24 hour rainfall totals from the 12Z May 20th GEMREG model run valid at 12Z May 22nd.
24 hour rainfall totals from the 12Z May 20th NAM model run valid at 12Z May 22nd.
24 hour rainfall totals from the 12Z May 20th NAM model run valid at 12Z May 22nd.
As we can see, although the models all have varying amounts (highly dependent on how it resolves convection), they all paint a significant swath of precipitation heading our way. The GEM-REG keeps the precipitation the furthest south, and without a significant blocking ridge to the north, I’m inclined to think that it’s keeping things too far south. The current general agreement would be a swath of 0.75 to 1.5 inches of rain from Shaunovan/Swift Current through Brandon, Winnipeg and the Whiteshell.
For Southern Manitoba, we will likely see some showers or thunderstorms develop along the ND/MN border tomorrow morning and push northwards into Southern Manitoba by the early afternoon. This area of rain will slow as it approaches Winnipeg and begin to intensify into an area of rain. By late afternoon, it will likely be raining over most of Southern Manitoba and will last through most of the night. The Red River Valley will likely see a break late overnight into early Sunday morning before the rain starts again with wrap-around precipitation moving through. Winnipeg and the RRV will see approximately 20-30mm of rain if current guidance pans out, with strong east/north-easterly winds of 40km/h gusting to 60km/h.
Monday will see much cooler temperatures, with daytime highs for Winnipeg a mere 13° or 14°C under clearing skies. Next week looks cooler than this week, but we we should see plenty of sunny skies with temperatures quickly rebounding into the high teens/low twenties by the middle of the week.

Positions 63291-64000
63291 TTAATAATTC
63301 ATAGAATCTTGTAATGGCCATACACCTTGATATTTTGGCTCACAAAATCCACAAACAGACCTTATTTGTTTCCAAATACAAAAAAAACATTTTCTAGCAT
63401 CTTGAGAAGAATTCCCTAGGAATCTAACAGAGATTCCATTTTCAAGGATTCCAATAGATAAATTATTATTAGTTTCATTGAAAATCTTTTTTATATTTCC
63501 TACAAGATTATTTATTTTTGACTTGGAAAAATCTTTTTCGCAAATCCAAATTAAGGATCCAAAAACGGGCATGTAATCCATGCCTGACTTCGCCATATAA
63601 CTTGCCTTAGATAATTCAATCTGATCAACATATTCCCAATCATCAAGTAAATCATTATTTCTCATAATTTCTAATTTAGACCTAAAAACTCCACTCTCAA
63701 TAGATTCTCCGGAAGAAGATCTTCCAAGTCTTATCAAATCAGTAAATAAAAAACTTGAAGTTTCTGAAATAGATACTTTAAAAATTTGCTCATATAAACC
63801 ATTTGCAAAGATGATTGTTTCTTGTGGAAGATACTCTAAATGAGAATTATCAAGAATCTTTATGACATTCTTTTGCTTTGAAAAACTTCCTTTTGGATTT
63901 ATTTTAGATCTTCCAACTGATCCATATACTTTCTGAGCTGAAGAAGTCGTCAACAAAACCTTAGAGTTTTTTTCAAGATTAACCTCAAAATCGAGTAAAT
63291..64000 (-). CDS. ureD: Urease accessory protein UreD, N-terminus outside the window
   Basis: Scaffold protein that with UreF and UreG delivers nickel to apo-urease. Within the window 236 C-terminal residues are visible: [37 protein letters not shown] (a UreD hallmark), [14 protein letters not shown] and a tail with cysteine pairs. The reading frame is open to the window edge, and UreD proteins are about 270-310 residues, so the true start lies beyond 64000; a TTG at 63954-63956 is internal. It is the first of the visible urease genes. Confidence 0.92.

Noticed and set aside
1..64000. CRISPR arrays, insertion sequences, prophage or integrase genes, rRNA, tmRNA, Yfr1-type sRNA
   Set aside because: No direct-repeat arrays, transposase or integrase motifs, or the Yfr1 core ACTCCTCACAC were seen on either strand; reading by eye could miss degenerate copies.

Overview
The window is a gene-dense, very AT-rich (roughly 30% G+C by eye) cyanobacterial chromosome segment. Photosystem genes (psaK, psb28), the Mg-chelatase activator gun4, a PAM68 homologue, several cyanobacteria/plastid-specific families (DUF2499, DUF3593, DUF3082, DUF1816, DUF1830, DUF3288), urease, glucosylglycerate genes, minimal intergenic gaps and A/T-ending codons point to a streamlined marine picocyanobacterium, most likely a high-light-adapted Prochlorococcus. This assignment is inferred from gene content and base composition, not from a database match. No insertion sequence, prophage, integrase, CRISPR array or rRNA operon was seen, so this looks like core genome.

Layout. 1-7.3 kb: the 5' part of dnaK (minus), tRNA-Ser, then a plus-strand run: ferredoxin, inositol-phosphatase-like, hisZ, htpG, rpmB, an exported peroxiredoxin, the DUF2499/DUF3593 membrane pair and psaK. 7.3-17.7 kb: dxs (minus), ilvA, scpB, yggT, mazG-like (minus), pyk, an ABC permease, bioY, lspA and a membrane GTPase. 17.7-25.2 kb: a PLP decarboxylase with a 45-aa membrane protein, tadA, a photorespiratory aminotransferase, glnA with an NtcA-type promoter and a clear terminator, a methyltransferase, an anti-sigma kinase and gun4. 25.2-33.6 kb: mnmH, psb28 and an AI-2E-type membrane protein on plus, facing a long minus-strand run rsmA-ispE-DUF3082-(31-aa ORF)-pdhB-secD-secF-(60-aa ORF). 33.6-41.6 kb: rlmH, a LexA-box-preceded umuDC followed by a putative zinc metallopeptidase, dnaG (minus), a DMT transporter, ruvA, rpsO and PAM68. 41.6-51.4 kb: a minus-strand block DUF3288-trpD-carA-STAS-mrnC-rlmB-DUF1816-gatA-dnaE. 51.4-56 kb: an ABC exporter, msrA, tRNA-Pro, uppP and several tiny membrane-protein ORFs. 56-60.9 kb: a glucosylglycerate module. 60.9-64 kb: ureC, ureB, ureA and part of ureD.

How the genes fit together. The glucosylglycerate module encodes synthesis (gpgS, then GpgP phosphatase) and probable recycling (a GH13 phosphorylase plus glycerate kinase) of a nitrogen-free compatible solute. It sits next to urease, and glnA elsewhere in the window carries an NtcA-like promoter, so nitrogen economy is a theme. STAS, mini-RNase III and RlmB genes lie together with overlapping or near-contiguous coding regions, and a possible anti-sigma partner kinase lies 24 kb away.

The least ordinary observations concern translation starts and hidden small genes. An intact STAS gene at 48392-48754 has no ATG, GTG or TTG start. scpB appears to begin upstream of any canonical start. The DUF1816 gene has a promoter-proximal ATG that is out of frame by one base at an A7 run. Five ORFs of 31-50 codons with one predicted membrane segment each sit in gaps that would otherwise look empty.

As Manitobans in the Southwest corner of the province continue their battle against the swollen Assiniboine river, mother nature has granted us tremendous weather. Clear skies and warm temperatures have spread throughout much of the province, giving us a reprieve from the cool and cloudy conditions that we seemed to be entrenched in for…well a long time. But will it last?
An “omega block” set up across the Prairies late last week, with the jet stream rounding the base of an upper low off the coast of California and then heading up to the Northern Prairies, arching over an upper high that had built into the central Prairies and then heading south and exiting the continent around the bottom of an upper low off the east coast. This allowed a large-scale southerly flow to develop and warmer air to push northwards into Canada. As a side note, this is called an “omega block” because the jet stream curves in the shape of the Greek character omega, and it’s a fairly stable pattern that doesn’t move very quickly, hence it’s a blocking pattern.
Over the past few days, a shortwave has pushed into Alberta and the blocking pattern has begun to shift. Instead of completely collapsing, it seems to have rotated such that the block is now aligned northwest-southeast instead of north-south. This will allow cooler air to push into the western Prairies (as is seen today with cooler temps and rain through southwest Saskatchewan) while building the warm air over the eastern Prairies.
Stormier weather is brewing to our south, though. A significant shortwave is expected to eject northeast out of a stationary long-wave trough on the upper-west coast on Thursday night, moving into the Dakotas by Saturday. This feature has a lot of uncertainty attached to it at the moment, but the models have been pushing the precipitation envelope further north with each successive run, which puts Winnipeg increasingly into the risk of some rain ruining our lovely weather.
12 Hour QPF valid 06Z Sun 22 May from the GFS Model
I’ll provide some further details about this system in a couple days when it’s beginning to resolve a bit better. It looks likely that areas south of Morris in the Red River Valley will likely see some accumulating rain this weekend, but first we get to enjoy several more days of hot, sunny weather. Get out there and enjoy it!